The owner is entitled to trial by jury on these issues. The owner of a motor vehicle driven by someone else in the commission of felony speeding to elude also may seek release of the motor vehicle by filing a petition with the clerk of court seeking a pretrial determination that he or she is an innocent owner. G.S. 20-141.5(h)(4). While the term “innocent owner” is defined in G.S. 20-28.2(a1)(2) for purposes of obtaining the release of a motor vehicle seized from an impaired driver, the term is not separately defined for purposes of felony speeding to elude seizures. Because the “innocent owner” definition in G.S. 20-28.2(a1)(2) corresponds to the statutory bases for seizure under the impaired driving laws, which differ from those for felony speeding to elude, this definition does not provide much guidance for purposes of determining how a motor vehicle owner establishes his or her status as an innocent owner pursuant to G.S. 20-141.5(h)(4). The form petition and order created by the Administrative Office of the Courts, AOC-CR-275, reflects the ambiguity regarding how one establishes himself or herself as an innocent owner. In any event, if the clerk determines that the petitioner is an innocent owner, the clerk must release the vehicle to the petitioner. A determination by the clerk that the petitioner failed to establish that he or she is an innocent owner may be reconsidered by the court as part of the forfeiture hearing. G.S. 20-141.5(h)(4); see also AOC-CR-277 (form petition for reconsideration).

When a seized motor vehicle has been specially equipped or modified to increase its speed, the court must, before its sale, order that the special equipment or modification be removed and destroyed and the vehicle restored to its original manufactured condition. See G.S. 20-141.5(j). If the modifications are so extensive as to render restoration impractical, the court may order that the vehicle be turned over to a governmental agency or public official within the territorial jurisdiction of the court to be used for official duties. Id. These provisions do not affect the rights of lienholders and other claimants. Id.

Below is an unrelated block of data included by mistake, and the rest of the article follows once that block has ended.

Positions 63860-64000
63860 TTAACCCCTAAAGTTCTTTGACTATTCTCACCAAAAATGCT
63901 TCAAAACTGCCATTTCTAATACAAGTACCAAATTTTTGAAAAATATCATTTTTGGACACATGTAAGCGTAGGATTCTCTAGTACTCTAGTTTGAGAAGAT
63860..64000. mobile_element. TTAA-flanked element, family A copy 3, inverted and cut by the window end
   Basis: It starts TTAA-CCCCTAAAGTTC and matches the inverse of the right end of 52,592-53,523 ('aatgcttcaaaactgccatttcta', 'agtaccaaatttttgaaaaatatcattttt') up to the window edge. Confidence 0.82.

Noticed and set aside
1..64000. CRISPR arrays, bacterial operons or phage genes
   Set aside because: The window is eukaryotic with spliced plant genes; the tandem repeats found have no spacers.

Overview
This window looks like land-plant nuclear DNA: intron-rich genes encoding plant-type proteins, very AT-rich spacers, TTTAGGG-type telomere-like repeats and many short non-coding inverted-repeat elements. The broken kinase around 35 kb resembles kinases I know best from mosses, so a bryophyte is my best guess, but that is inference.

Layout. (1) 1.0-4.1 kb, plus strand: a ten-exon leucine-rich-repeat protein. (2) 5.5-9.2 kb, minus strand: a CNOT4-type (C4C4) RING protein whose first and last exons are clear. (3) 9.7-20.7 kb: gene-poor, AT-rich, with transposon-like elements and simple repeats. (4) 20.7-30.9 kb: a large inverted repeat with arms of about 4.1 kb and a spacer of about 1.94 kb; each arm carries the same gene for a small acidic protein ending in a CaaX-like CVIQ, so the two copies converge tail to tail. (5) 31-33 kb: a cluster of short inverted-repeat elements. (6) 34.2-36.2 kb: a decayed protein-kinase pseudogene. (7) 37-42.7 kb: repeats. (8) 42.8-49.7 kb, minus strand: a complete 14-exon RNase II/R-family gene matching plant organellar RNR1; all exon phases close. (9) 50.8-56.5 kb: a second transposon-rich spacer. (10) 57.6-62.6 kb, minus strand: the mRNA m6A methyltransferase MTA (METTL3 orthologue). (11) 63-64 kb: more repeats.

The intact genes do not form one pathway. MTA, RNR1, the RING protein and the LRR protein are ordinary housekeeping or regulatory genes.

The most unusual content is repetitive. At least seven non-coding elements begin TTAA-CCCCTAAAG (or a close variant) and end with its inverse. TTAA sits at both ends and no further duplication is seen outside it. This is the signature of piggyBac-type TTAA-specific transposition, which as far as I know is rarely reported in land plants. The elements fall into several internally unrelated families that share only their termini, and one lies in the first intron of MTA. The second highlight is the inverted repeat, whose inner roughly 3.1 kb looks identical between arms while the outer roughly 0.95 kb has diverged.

If the driver of a seized motor vehicle is convicted, the court must order the motor vehicle sold at public auction, unless, as noted above, the vehicle has been reclaimed by a lienholder upon order of the court or restored to the owner pursuant to the criteria set forth above relating to use by a family member under the age of 19 or based on the owner’s status as an innocent owner. See AOC-CR-278. Liens are paid from net proceeds of sale, after deducting storage expenses, the “fee for the seizure” (which presumably means towing expenses) and sale costs. The balance of the proceeds are payable to the county schools.

The provisions in new G.S. 20-141.5(h) governing sale proceeds are virtually identical to those governing the distribution of sale proceeds for motor vehicles seized and sold pursuant to G.S. 20-141.3 based upon their use in prearranged speed competitions. Like the racing forfeiture provisions—and unlike the DWI seizure and forfeiture laws—G.S. 20-141.5 fails to specify that payment of towing and storage costs is required to obtain the release of a motor vehicle before sale, giving rise to the question of who bears the towing and storage costs when a motor vehicle is seized but not sold. Cf. G.S. 20-28.3(e), (e2), (e3), and (n) (making “payment of all towing and storage charges” a condition of a motor vehicle’s release).  The matter of who pays is significant, particularly when one considers that towing and storage costs easily can equal or exceed the value of a motor vehicle before the underlying criminal case is resolved.  I’ll address this aspect of the new law in Part II of this post.